[Note: The statements below are intended solely to stimulate discussion among the Expert community, and do not represent the position of OurEnergyPolicy.org. Text in italics indicates clarification or expansion.]

Solar energy is currently a good renewable solution for peak usage period (which are usually the hottest hours of the day). The policy should focus on:

  • Extend the federal incentives for the next 10-15 years. The current short term regulation creates instability for the investors and slows down the development of solar solutions. Incentives should be technology neutral. Investors need stability and predictability. The current renew/don’t renew political episodes every couple of years is bad for our country. 
  • Improving the solar technologies until it becomes price competitive and does not require federal and local government subsidies. It is a long process, but we can be there in 10 years. Spain is already reducing its solar subsidies.
  • Removing federal roadblocks for building solar power stations. There are no free lunches – we need land for our solar infrastructure.
  • Utility scale solar electricity faces the same power transmission problems as all new energy locations. Solving the transmission bottleneck is critical for renewable technologies.
  • In states that mandate utilities to build/buy solar electricity, the laws and regulations should be changed to ensure the long term viability of the solar power stations. Political pressures have created bidding mechanisms that render many solar projects unsustainable. We should look at Spain for better mandating models.

Electrical utilities don’t “like” solar energy for some “good” reasons:

  • They have to build natural gas based power stations that sit idle most of the time in order to account for solar based shortages (e.g., when cloud cover reduces solar output).
  • The transmission lines are utilized only during day time, doubling the effective infrastructure cost. Solar technology and its economics will improve over the years. Until we develop methods for large capacity electrical storage, the limitations of solar energy will max its use at a few percent of our electrical supply and only in sunshine states .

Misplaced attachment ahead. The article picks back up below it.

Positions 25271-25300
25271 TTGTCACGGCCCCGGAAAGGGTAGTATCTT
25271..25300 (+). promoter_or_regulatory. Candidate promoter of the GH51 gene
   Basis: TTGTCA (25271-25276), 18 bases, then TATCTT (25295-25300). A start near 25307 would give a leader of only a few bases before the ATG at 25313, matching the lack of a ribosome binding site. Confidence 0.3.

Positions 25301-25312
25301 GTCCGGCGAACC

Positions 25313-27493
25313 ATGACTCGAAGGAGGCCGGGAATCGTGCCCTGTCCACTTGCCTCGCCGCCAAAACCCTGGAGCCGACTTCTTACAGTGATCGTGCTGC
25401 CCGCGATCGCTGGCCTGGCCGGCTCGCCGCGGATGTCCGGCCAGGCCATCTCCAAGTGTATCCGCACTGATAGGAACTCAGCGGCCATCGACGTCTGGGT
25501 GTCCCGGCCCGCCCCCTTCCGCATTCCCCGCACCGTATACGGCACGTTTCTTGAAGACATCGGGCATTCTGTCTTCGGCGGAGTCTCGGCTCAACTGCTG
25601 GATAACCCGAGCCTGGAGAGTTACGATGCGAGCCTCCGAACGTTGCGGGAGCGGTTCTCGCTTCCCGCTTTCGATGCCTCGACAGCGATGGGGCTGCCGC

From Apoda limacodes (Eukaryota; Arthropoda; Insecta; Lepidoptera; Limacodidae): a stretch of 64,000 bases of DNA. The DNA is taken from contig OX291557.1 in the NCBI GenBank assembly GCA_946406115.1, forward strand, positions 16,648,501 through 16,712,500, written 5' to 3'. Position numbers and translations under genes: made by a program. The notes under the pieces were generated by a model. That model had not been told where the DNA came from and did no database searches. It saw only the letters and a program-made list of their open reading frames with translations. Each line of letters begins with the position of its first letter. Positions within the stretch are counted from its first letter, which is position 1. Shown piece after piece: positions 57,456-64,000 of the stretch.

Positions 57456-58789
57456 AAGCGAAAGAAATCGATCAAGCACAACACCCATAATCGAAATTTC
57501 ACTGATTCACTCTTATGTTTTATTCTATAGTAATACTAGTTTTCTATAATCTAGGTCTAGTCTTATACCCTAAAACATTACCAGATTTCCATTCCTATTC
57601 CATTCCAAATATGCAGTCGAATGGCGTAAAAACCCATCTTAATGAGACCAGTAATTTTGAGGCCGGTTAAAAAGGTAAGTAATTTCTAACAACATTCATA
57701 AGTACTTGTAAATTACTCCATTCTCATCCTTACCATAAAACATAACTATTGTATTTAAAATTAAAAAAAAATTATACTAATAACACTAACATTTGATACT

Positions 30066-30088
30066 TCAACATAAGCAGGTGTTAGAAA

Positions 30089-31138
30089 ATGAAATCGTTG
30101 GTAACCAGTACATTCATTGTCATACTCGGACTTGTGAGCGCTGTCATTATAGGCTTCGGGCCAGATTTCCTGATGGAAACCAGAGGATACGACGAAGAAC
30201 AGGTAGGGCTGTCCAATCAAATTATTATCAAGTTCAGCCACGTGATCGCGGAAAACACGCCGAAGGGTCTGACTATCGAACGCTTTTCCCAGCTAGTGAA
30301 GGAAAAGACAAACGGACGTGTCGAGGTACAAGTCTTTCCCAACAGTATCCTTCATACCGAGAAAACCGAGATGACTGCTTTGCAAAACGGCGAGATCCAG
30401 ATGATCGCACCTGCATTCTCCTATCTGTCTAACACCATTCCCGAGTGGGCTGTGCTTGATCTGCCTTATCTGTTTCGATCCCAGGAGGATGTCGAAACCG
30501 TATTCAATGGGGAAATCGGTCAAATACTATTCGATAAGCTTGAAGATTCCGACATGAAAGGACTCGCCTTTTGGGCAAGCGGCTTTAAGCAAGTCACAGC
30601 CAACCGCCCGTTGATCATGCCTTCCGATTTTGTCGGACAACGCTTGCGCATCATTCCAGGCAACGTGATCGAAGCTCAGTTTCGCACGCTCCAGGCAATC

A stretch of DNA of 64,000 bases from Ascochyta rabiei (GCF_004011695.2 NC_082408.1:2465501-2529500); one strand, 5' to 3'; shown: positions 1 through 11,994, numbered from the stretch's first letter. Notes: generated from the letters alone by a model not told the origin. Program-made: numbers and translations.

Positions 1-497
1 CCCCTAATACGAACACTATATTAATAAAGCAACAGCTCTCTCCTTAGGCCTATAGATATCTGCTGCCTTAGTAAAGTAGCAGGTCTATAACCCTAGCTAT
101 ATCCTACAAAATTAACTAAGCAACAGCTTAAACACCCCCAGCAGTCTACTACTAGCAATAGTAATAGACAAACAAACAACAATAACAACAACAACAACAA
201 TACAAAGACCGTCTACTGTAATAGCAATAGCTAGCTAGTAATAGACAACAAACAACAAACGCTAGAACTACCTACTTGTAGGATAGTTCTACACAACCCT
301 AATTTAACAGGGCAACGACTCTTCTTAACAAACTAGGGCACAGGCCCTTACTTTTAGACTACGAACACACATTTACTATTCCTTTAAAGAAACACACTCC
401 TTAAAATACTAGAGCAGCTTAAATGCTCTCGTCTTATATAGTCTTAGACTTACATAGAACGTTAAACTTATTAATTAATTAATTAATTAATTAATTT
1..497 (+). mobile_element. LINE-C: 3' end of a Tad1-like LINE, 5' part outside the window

We have to be realistic about the limitations of solar energy:

  • Volcanic eruptions significantly reduce the amount of solar energy reaching earth’s surface for at least a few months.
  • Some climate change scenarios forecast an increase in cloud cover which translates into reduction in solar energy. There is a limit to the amount of electricity that can be solar based and we need to realistically calculate the limit.

Residential Solar Water Heating technology is economical today. There are a myriad of federal and state tax breaks for builders and home owners. We need to:

  • Provide home owner tax breaks for installing solar water heating system.
  • Mandate the use of solar water heaters in new construction (in most states) and provide the buyer with installation tax break.
  • Simplify and streamline the tax breaks and limit them to five years. Since the technology is already economical, it should not receive government tax breaks for a long time. It is needed now in order to increase the adoption speed.

Photovoltaic solar power is not economical yet. However, recent research directions and a few start-ups show promise. We need to:

  • Regulate the sale of electricity by the home user back to the grid.
  • Offer tax breaks to a limited amount of users per year (first come first served). We need to help the industry to develop.
  • Once the technology is economical, we should consider similar mandates and tax breaks as with solar water heaters. We need to be realistic about the technology problems we are still facing, the high initial costs and the state of our electrical grid which is not designed for distributed electricity generation. It is a long term effort that will probably yield results, but its effect in the next 10 years will be negligible unless we have a technology breakthrough.

A longer term goal is the development of cheap large capacity storage of electricity (“battery”). It will allow the usage of generated energy based on demand and will greatly boost the economical viability of solar technology. When large capacity batteries become available, our solar and wind policies will need to change.